My initial findings suggest that several species of red macroalgae may provide a flux of detrital material into soft sediment habitats. In addition, the sediment close to riprap installations is coarser than that farther away and contains shell hash from barnacles and jingle shells, which are found in high density on riprap.

Several studies have considered how soft sediment communities are altered by the presence and proximity of rocky structures, but with mixed results (see Davis et al. 1982, Ambrose and Anderson 1990, Posey and Ambrose Jr. 1994, Barros et al. 2001, Fabi et al. 2002, Jaramillo et al. 2002, Martin et al. 2005, Bertasi et al. 2007).  While some studies have found differences in the soft sediment community at varying distances from rocky substrates, the mechanism proposed to explain these differences has primarily been physical in nature. Martin et al. (2005) and Bertasi et al. (2007) attributed differences in soft sediment species richness and composition near rocky material to hydrodynamic patterns that trap coarser materials that are transported there by waves.  Fabi et al (2002) considered both physical factors and increased predation as potential reasons for differences in infaunal community structure adjacent to artificial reefs. Barros et al. (2001) provided one of the only suggestions that addition of reef-originating material into soft sediments nearby could be altering infaunal assemblages.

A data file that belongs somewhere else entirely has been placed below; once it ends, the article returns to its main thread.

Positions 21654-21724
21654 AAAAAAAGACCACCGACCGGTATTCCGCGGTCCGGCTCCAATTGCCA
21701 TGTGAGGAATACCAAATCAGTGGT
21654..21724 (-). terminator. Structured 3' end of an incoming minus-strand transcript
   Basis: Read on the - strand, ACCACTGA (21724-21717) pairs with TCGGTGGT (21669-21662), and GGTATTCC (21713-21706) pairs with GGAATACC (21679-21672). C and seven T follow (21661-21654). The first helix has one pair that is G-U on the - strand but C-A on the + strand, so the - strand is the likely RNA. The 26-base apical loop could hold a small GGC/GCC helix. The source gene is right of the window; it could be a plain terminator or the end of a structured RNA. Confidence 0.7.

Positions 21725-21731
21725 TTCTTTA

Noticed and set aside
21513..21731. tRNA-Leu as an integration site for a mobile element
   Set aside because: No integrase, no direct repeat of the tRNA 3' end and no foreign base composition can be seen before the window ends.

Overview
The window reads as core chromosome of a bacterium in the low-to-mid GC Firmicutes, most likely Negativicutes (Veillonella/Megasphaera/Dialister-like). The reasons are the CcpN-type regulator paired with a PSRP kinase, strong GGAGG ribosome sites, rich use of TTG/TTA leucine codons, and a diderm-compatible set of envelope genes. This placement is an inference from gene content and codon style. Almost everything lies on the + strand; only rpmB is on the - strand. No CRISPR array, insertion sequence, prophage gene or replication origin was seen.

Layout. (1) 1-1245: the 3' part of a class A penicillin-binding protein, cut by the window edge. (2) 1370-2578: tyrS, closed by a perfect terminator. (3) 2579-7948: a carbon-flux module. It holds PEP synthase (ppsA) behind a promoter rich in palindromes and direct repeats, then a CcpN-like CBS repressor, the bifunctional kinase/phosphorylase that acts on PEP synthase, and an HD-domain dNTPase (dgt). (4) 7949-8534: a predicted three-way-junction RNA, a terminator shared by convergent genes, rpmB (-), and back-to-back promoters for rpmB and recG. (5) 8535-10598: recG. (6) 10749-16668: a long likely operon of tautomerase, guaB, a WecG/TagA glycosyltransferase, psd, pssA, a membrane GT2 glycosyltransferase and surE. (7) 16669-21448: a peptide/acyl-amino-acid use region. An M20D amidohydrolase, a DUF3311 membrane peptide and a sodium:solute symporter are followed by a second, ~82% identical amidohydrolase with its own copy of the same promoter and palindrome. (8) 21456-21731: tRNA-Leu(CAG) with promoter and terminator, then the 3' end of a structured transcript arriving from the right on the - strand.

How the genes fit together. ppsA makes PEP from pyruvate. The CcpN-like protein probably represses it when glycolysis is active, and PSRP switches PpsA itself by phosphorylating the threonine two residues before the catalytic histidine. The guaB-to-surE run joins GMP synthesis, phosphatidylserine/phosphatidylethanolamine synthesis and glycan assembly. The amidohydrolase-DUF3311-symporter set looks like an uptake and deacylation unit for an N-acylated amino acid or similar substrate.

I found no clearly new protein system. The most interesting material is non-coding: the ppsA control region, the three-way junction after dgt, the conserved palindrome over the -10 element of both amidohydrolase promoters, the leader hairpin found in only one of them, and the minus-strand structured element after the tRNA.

In my next post, I’ll tell you more about the experiments I’ve set up to test whether soft sediment communities are impacted by spatial subsidies from riprap. Thanks for reading and please don’t hesitate to contact me if you have any questions!

 

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Sites and Critters

Underwater video tour of Alki Pipeline